Page and five others are pals of the young lady Hines can't wait to see. He and the woman, his girlfriend, whom he has dated for months after their friends introduced them via Skype, have a trans-Atlantic romance. She's in Oklahoma. He's stationed in England. She's Native American. Her name is Jade. Jade Prather. He's a University of Tennessee grad, a Southern boy, history major. Their buds are on hand to record the reunion. Because not only will Hines hand her a flower, he will also ask for her hand. Tucked in a zippered pocket at the bottom of his flight suit's right pant leg is a diamond engagement ring.
A female security officer picks up on the buzz at the escalator's peak. As she passes she mentions, ho-hum, how the proposal will be the second one today. "Happens all the time."
Hines doesn't hear it. His eyes are on the escalator. Jade is on her way. "We're all waiting with you," says a stranger, himself waiting for someone but not about to miss this. A pilot popping the question in, of all places, an airport? Too rich.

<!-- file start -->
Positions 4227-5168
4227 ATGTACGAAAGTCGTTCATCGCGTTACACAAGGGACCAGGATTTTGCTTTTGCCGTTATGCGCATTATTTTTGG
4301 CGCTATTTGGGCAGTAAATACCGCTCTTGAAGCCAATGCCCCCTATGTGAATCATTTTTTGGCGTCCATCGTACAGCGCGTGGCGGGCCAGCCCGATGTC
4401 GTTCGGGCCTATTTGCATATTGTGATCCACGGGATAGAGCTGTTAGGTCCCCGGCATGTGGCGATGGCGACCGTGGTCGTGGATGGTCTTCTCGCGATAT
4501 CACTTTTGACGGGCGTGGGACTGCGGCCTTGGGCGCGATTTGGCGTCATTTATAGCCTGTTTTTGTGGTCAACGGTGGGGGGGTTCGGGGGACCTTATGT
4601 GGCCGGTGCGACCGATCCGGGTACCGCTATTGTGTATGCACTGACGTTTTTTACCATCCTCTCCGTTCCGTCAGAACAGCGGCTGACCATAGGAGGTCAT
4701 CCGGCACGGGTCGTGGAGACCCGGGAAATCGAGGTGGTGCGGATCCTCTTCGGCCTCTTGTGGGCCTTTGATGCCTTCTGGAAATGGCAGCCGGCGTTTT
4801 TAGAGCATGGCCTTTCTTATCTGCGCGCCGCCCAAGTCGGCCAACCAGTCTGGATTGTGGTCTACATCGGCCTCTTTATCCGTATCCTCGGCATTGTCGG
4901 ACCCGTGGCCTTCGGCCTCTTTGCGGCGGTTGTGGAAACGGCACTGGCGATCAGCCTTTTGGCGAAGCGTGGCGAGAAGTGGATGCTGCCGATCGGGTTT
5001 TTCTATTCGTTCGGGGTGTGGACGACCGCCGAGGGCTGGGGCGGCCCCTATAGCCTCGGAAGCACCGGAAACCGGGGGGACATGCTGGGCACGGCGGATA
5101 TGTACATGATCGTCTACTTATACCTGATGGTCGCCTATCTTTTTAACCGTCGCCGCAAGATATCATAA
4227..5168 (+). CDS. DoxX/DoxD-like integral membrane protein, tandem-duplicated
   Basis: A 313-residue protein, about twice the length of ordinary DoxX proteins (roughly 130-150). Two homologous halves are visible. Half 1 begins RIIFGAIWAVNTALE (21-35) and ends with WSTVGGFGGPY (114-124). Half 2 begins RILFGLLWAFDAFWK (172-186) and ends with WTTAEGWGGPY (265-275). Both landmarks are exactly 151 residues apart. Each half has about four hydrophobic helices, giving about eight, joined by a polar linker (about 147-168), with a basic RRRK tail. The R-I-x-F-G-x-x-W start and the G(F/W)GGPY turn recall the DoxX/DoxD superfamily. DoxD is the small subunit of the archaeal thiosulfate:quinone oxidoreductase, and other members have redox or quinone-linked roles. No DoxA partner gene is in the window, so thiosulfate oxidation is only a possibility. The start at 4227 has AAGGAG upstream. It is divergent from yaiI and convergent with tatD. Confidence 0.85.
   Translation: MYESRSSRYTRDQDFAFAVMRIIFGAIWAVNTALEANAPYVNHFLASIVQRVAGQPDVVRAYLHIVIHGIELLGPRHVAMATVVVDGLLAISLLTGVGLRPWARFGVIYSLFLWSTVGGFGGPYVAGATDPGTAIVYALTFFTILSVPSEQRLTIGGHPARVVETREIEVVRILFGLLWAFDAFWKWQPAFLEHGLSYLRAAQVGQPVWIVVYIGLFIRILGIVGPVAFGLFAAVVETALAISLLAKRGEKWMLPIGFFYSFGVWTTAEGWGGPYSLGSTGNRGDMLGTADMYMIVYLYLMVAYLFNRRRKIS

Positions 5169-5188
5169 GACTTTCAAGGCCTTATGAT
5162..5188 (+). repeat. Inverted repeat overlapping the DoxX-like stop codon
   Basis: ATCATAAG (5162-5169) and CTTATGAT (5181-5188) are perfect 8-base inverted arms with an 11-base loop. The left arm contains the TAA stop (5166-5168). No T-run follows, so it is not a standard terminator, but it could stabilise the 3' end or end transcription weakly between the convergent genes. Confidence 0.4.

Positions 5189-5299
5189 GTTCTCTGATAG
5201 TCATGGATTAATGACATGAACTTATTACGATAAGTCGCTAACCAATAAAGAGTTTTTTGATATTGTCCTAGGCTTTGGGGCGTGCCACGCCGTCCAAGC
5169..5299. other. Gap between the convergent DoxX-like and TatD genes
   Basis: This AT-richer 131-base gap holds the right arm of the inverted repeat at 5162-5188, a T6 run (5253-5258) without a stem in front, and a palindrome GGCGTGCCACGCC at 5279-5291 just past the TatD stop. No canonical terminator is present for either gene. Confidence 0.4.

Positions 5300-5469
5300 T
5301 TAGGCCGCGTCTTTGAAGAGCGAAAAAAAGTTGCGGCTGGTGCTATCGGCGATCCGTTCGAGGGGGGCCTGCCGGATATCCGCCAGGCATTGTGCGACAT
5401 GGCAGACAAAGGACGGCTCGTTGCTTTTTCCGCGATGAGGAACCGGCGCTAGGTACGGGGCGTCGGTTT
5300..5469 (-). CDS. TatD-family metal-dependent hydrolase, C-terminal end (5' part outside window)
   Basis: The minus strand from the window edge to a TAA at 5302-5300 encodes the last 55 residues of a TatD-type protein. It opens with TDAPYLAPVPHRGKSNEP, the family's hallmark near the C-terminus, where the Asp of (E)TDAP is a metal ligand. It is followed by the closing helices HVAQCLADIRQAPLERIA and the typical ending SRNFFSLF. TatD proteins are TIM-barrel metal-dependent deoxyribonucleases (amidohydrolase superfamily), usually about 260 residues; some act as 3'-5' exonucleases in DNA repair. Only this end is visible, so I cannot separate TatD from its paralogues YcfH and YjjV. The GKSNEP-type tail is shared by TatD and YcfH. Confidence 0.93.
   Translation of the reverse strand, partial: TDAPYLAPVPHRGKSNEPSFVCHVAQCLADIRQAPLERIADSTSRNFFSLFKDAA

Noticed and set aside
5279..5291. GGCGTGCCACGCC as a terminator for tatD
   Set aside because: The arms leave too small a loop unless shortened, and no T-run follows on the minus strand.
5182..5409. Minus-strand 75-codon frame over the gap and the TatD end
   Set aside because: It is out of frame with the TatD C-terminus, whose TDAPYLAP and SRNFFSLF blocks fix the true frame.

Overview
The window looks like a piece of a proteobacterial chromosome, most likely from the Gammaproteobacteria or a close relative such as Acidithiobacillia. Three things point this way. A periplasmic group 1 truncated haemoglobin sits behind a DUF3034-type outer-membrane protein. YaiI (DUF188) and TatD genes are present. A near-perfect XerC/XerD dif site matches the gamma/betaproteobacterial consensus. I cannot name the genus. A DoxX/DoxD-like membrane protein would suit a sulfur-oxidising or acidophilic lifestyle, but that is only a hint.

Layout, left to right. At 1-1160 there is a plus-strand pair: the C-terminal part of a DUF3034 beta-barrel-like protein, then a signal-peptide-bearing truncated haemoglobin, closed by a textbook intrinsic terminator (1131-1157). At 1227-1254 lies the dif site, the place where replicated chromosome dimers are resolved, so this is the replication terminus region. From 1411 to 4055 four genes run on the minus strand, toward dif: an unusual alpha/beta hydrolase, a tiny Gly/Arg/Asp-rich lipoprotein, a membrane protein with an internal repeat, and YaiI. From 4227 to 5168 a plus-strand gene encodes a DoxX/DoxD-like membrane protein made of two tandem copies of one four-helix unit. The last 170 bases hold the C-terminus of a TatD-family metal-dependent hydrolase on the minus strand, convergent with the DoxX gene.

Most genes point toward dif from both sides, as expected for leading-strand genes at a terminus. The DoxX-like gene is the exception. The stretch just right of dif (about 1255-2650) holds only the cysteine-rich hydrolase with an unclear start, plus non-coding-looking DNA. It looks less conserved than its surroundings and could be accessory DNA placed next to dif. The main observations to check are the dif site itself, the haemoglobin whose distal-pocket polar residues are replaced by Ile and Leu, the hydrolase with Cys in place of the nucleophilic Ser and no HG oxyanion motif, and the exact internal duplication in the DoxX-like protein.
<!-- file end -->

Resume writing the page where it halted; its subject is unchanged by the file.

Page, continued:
A woman standing there asks Hines what color Jade's hair is, "Blonde or brunette?"
"Black," he says. "She's Native American."
Hines is anxious. He calls her. She's been off her plane a while. "I'm looking for you," he says. "You're getting on a train now? OK. You didn't go the other way did you? As long as you're going toward baggage claim that's a good thing. OK, babe. Bye."
Hines tells a man beside him, another bystander hanging around for the fun, "I guess she was going the other way."
The man says, "It just adds to the story. She'll look back on it and say, 'All that time you were waiting.'"
A woman here to meet her two daughters from Georgetown University has already welcomed them home, but the three stick around. They want to watch.
Then she appears.